In John Cleland's novel, Fanny Hill lives a life of pornographic debauchery and then finds a happy ending of fortune and marriage. From the moment Caroline Quentin's Fanny pops head first out of a box (no pun intended), struggling to drag herself out, it's clear that April de Angelis's play is going to be slightly revisionist.
It's an interesting tactic to make what many consider to be the first English pornographic novel into a feminist tract. Of course Cleland's novel is pure fantasy but then so is De Angelis's work. For where the original sees nothing but pleasure and ecstasy in the work, here it is all pain and misery, where men rule the roost and women always come out second best. Through the course of history this undoubtedly has been true but it feels so obvious in the writing here, a few more shades would make it more interesting as art and wouldn't have made the political argument any less comprehensive.
Outside of its raunch, there is little that marks Cleland's novel as great and the same applies to the play. One of the best things about reading the novel is that Cleland never paints the picture of intimacy in graphic terms, which leads to some delicious metaphors and insinuations. De Angelis hits hard on the 'fuck' and the gritty realism of the act and yet it feels cheap in comparison to Cleland's prose. This may be her point, to contrast the fantasy from the reality, but it feels less.
There is fun to be had however. There is no better theatre in the country than Bristol Old Vic for these Restoration romps and director Michael Oakley and cast provide some witty staging for the nine different sexual interludes, including most memorably an unruly 'cock sock' and a naked bum hovering inches from Quentin's game face.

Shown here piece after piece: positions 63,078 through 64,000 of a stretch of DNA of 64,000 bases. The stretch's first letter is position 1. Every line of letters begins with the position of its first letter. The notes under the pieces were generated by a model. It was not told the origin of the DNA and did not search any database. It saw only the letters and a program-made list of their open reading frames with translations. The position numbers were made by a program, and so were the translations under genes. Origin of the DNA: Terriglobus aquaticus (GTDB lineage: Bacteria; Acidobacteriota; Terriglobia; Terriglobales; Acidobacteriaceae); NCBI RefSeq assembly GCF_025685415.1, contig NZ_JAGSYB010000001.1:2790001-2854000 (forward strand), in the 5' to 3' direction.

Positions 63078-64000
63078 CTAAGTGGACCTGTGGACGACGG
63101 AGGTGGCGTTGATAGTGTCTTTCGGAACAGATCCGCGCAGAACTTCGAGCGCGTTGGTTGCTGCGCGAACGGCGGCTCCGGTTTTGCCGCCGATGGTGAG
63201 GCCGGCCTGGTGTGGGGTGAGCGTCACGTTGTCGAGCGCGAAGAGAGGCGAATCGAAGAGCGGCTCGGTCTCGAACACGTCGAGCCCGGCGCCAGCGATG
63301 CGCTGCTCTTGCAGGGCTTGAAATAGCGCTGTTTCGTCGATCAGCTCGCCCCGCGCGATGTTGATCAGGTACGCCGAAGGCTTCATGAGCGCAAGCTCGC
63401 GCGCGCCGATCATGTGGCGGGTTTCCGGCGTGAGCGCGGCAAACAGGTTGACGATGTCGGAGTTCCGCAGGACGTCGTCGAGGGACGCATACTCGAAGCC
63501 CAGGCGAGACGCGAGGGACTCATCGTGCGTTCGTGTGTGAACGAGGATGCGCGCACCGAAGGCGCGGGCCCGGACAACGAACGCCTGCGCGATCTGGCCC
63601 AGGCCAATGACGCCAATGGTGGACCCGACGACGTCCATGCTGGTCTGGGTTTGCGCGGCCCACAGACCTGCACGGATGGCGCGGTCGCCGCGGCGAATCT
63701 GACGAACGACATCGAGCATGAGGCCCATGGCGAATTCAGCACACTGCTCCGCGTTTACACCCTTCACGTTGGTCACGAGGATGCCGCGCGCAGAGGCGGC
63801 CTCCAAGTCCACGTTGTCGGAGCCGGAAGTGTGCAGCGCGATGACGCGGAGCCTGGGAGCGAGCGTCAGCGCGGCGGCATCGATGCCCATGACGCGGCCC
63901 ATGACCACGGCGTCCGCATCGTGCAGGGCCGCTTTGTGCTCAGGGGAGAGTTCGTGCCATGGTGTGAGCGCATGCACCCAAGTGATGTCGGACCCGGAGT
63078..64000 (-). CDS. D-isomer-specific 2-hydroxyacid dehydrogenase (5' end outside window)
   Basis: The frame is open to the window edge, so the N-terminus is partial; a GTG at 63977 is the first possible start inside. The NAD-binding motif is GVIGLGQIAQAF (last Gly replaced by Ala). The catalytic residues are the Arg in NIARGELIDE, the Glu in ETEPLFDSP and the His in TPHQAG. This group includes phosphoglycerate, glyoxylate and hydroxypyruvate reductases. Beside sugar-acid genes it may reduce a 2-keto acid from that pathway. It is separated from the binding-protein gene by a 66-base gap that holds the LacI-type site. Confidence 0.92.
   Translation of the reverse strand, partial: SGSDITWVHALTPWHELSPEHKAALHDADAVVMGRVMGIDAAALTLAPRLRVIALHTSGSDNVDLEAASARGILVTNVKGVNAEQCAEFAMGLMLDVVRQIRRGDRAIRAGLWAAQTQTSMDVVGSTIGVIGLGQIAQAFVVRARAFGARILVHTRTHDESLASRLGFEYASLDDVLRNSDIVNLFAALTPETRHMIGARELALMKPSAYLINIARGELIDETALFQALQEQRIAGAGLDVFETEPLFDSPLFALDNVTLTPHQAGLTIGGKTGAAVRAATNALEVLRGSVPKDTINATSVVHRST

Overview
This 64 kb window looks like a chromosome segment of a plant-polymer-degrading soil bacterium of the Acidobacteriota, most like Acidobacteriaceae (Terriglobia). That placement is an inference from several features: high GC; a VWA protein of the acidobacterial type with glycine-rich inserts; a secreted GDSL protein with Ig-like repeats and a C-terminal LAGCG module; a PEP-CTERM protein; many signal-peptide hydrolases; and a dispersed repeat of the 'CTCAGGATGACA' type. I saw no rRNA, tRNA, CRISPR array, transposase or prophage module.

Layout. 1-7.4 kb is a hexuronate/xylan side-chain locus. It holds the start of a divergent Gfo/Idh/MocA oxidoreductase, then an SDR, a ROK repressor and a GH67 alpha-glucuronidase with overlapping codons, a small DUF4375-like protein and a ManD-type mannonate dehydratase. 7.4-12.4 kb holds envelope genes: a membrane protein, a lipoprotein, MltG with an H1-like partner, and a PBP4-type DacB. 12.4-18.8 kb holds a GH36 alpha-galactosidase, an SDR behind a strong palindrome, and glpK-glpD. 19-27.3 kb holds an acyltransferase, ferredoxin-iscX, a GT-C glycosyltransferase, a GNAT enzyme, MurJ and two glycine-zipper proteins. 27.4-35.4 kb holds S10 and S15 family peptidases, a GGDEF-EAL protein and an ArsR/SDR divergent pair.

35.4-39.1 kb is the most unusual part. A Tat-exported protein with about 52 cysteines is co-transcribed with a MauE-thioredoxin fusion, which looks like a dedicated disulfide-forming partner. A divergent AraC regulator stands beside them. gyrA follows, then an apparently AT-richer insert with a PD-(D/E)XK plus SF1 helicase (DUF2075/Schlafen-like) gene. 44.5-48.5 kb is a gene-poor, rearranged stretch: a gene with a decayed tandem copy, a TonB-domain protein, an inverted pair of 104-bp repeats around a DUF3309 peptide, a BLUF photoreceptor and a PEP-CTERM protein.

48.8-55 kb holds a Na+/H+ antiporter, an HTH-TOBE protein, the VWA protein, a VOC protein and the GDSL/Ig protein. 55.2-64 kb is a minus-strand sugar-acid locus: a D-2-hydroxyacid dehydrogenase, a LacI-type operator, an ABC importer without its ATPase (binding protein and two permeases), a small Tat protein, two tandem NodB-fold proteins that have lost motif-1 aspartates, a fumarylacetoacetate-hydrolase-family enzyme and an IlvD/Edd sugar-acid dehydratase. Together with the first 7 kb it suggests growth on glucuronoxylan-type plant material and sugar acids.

It's a delight to have her taking on such a leading role. We are so used to seeing her produce good work in supporting roles; here she has a production that is built around her and she doesn't disappoint. Her presence, timing and mannerisms ooze star quality, and she looks fantastic in Andrew D Edwards's costumes, all grande dame gone to seed, a heaving bosom always on the verge of falling out of her too tight bodice and a beauty spot peeking forlornly from her cheek.
There is game support from the rest of the cast where Gwyneth Keyworth and Phoebe Thomas make particular impressions but both production and play struggle to blend the two acts; the first is light, stylish and empty, the second full of ideology but stodgy. Worth revisiting? Well maybe just for a quickie.